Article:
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Markets - Horticulture Needs Assessment in Afghanistan -ICARDA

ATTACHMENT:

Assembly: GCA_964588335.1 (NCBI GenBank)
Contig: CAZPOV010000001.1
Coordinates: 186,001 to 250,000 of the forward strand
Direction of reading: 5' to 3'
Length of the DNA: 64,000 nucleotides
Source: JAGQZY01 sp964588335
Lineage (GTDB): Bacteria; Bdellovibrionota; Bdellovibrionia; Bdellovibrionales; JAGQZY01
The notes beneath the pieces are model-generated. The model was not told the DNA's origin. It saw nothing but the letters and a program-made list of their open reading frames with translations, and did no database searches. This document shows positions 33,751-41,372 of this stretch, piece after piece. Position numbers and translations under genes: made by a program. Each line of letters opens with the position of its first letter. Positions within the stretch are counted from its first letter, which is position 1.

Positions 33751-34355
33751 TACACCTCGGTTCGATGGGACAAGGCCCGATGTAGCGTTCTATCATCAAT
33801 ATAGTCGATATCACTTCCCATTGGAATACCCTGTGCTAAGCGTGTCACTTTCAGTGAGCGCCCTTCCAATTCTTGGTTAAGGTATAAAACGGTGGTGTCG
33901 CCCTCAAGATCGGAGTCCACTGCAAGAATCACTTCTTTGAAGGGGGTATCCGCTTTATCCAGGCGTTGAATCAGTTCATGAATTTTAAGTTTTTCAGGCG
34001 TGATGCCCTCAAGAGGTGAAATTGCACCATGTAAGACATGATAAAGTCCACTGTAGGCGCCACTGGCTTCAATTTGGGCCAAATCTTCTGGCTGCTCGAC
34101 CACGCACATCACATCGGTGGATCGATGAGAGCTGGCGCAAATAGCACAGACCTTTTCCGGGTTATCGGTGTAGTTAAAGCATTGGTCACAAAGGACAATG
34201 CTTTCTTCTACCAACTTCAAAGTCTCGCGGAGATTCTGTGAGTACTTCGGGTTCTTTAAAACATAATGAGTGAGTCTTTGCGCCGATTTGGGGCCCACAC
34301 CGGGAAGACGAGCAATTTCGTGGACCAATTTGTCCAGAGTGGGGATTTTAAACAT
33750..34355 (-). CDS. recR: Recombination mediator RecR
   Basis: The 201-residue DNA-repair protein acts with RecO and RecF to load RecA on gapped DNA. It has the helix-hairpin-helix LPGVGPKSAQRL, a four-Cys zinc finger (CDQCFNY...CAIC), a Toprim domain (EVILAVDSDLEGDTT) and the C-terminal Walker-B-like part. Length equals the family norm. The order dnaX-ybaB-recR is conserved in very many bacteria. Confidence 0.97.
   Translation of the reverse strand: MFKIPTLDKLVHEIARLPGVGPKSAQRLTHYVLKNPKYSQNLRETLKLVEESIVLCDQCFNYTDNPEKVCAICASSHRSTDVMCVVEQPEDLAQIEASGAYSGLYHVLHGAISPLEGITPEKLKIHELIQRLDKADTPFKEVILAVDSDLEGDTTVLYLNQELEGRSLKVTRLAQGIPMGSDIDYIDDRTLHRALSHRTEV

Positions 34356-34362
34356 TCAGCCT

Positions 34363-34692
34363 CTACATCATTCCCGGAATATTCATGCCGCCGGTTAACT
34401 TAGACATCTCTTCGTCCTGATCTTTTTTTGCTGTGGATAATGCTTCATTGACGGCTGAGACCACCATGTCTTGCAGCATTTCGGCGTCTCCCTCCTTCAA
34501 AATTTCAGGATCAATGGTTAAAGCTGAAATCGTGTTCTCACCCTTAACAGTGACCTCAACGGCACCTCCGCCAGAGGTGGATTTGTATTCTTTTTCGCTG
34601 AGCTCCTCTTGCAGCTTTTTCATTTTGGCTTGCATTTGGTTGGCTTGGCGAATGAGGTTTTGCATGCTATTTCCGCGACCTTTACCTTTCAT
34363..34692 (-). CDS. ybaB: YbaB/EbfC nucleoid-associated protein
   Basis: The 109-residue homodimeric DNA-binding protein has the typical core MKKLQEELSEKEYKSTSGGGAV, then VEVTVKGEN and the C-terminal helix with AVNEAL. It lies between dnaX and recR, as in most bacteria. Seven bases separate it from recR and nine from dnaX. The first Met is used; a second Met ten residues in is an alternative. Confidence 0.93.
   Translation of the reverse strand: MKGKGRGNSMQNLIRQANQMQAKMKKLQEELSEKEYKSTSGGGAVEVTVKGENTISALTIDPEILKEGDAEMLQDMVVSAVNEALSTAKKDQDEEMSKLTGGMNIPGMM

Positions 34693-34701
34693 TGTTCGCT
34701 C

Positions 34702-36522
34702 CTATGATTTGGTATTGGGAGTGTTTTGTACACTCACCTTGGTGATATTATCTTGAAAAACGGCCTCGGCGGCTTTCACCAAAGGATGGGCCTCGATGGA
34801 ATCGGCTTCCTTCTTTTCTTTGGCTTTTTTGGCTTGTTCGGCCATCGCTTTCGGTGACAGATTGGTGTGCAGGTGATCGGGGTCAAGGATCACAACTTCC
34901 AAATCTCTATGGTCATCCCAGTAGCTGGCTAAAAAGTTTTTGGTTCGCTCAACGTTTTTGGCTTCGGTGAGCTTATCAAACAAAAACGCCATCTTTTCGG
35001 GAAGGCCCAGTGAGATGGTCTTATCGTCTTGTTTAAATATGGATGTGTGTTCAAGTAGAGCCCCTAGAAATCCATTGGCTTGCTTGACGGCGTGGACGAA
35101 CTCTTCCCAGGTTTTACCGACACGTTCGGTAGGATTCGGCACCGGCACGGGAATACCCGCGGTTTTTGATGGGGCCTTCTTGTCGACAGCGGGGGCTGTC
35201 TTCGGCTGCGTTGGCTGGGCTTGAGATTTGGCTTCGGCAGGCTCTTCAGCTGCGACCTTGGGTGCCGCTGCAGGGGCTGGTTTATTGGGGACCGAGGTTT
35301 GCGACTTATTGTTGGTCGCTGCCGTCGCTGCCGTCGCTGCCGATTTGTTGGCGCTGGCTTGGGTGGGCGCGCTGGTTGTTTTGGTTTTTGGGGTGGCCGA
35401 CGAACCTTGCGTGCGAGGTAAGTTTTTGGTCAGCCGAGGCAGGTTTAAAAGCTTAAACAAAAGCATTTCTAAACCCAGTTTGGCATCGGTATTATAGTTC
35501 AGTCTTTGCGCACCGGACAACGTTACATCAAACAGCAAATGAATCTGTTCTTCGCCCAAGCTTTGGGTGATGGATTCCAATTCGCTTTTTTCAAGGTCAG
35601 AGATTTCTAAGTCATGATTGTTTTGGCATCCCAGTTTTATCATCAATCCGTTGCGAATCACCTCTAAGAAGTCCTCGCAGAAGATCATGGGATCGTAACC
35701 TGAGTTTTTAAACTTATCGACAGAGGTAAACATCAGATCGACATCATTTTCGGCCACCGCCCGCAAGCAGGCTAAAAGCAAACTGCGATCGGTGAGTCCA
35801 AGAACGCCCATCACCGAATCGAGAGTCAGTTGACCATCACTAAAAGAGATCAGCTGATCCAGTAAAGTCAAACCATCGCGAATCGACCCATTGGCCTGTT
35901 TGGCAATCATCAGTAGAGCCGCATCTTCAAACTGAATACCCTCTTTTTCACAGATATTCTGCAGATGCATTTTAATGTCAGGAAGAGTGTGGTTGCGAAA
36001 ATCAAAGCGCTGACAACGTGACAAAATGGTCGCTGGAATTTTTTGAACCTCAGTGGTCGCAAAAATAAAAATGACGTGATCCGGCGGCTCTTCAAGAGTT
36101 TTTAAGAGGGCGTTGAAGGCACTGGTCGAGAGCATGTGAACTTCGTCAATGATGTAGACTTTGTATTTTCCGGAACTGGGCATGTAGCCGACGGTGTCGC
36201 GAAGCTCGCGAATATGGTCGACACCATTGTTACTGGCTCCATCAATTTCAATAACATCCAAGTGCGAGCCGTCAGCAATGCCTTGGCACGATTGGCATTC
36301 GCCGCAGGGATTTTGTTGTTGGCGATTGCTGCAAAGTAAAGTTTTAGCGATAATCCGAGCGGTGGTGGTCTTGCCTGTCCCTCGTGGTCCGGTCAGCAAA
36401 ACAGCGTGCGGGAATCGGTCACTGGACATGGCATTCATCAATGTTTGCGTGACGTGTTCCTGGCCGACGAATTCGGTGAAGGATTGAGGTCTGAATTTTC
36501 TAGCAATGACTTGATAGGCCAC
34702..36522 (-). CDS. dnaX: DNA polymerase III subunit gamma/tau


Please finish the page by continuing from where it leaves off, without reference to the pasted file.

Future Harvest Consortium to Rebuild Agriculture in Afghanistan Coordinated by the International Center for Agricultural Research in the Dry Areas (ICARDA) Aleppo, Syria Sponsored by the United Stated Agency for International Development January 2003 Horticultural crops are an important part of the agricultural sector in Afghanistan. In the late 70s, horticulture accounted for around 40% of the country export earnings, though occupying only some 6% of the total arable land and 12% of the irrigated land. A 1997 FAO Survey indicates that an area of 140,000 ha of orchards, 92,000 ha of vegetables, 112,000 ha of cotton 14 and 5,000 ha of sugar beet were planted in 1976. There is no breakdown of either the orchard crops or the vegetable crops although it is known that horticulture crops consisted of significant areas of grapes, apricots, apples, almonds, walnuts, mulberries and melons. Raisins, dried apricots and almonds numbered among the country’s major exports. Vegetables included large areas of potato, which is a common element in Afghan diets as well as onions, tomatoes and eggplant. While horticulture crops covered only a small part of the total agricultural and irrigated area economically they were very important. They were primarily high value cash crops, which at the same time broadened the nutritional base of the population.

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